Personality and Social Psychology

What exactly is the distinction between personality psychology and social psychology? Essentially, personality psychology concentrates on the person, while social psychology concentrates on the situation, how people act in different circumstances, or how circumstances impact people. In a guide that covers subjects as different as inspiration, prejudice, relationship, authority, connections, assisting actions, and anti-social behavior, each subject researched from the two viewpoints of personality psychology and social psychology; a lay audience is likely to discover several subjects of attention. For example, in a section on multiculturalism, it is shown how the research of multiculturalism can be valuable to both personality and social psychologists.


Much of what psychologists have discovered in the last few years has been depending on new calculating techniques, such as functional magnetic resonance imaging (fMRI) and electroencephalography (EEG). In a section known as “Neuroscience Techniques in Social and Character Mindset,” Bob M. Amodio and Eddie Harmon-Jones talk about how these relatively new techniques evaluate brain activity, and explain several concepts that have been suggested depending on these techniques. One concept that of the mirror neuron system posits “a brain network dedicated to knowing other people through their activities.” Amodio and Harmon-Jones state that the phrase mirror neurons refers “loosely to places of the brain that are triggered both when an individual notices the actions of another person, and when one functions the same behavior”—i.e., when one imitates someone else’s activities.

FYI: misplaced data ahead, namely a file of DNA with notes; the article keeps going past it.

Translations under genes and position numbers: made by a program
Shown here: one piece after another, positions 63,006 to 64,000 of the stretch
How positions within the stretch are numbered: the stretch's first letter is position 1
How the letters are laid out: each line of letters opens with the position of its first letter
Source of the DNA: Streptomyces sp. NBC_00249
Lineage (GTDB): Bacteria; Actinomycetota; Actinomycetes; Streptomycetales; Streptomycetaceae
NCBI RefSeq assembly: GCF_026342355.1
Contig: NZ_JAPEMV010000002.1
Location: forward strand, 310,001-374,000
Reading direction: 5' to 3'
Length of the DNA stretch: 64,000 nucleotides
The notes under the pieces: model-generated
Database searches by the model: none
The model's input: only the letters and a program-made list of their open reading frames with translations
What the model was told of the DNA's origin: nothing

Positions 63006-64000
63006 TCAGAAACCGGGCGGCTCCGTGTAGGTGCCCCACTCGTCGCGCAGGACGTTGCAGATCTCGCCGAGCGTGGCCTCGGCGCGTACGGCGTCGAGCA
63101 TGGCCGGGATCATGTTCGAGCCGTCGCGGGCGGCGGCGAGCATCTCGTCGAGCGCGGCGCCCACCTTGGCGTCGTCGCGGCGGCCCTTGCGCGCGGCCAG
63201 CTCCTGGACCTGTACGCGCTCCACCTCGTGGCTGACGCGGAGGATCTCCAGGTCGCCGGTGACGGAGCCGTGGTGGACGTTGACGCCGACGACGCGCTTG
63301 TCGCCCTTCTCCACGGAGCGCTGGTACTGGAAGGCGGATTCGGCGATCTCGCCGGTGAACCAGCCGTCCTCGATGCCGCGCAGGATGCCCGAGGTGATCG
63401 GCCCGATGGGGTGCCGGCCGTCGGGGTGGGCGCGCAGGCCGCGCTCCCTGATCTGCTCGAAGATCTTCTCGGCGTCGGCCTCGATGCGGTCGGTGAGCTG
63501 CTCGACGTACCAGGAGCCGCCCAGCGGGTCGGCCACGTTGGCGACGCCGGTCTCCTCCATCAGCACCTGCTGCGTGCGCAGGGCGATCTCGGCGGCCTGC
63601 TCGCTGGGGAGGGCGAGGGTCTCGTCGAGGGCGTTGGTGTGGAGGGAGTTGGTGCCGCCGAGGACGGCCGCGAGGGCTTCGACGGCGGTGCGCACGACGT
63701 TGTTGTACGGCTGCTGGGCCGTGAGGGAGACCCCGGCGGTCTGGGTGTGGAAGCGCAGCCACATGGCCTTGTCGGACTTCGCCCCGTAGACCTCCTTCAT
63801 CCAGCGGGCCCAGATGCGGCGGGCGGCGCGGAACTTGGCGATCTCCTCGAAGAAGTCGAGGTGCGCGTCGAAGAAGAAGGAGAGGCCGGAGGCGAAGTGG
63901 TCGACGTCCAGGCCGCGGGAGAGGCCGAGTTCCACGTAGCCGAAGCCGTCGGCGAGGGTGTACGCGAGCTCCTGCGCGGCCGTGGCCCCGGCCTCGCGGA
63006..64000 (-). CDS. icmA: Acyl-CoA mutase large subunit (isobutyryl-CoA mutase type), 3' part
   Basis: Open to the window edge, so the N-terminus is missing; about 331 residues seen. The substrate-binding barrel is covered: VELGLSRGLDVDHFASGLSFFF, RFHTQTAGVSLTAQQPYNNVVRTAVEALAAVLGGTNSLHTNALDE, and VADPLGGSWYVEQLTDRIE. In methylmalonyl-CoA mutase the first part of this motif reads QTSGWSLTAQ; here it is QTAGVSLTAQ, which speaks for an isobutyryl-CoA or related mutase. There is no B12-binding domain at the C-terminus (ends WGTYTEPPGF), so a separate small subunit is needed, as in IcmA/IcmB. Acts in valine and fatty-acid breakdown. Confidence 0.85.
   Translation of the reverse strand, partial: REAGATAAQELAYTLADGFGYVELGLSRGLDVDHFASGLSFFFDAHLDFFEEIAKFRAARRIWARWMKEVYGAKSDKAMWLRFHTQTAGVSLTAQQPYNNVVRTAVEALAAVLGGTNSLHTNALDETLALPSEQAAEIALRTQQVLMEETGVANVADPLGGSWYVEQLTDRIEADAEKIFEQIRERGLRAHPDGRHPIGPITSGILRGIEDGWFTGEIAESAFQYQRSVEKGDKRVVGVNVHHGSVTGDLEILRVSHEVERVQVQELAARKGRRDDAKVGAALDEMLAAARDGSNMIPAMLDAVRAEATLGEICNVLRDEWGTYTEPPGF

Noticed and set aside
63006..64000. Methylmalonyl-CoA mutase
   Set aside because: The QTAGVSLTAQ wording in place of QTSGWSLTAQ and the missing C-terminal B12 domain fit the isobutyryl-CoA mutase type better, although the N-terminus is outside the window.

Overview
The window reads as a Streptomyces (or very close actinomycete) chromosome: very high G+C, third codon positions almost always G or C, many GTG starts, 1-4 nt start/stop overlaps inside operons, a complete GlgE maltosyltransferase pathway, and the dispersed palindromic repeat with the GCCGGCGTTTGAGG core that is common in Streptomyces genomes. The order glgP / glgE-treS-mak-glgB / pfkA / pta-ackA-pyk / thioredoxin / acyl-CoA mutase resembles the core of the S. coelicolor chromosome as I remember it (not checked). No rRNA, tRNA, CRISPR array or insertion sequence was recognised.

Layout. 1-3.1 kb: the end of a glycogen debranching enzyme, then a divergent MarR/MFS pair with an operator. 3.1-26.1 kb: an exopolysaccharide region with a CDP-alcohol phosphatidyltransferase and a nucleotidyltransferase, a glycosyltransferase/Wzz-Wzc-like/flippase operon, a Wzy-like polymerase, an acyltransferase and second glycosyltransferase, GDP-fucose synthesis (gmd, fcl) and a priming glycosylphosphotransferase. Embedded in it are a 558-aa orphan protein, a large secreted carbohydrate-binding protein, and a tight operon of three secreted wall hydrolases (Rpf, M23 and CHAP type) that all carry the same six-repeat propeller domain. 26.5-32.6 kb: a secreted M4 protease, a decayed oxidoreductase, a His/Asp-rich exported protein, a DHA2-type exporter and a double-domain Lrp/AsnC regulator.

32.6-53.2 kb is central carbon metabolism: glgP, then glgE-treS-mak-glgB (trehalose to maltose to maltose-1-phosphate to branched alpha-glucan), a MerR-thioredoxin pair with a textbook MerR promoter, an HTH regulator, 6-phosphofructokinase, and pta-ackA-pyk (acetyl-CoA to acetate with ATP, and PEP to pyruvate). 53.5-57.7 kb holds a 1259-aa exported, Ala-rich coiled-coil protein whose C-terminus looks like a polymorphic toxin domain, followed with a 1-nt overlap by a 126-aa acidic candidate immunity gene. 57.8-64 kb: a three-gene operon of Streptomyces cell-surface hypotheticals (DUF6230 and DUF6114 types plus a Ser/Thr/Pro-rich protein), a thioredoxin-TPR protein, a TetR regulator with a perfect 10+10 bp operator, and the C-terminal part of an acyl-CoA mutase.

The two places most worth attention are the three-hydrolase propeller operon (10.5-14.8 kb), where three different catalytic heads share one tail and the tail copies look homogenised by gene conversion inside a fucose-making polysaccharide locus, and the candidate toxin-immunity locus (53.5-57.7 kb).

Out of fascination, I tried a search of PubMed for mirror neuron, and it raised more than a million content. I found it exciting to consider how much interest mirror neuron analysis has drawn, considering what Amodio and Harmon-Jones say about the concept. They tested it as having “intuitive appeal” but state that research queries the credibility of the concept, concluding that “more analysis will be needed” since “so many public communications often need supporting responses…rather than mimicry.” More recent concepts, they tell us, such as mirror-touch synesthesia (a trend believed to be due to mirror neurons), have been depending on what may still be a misguided program.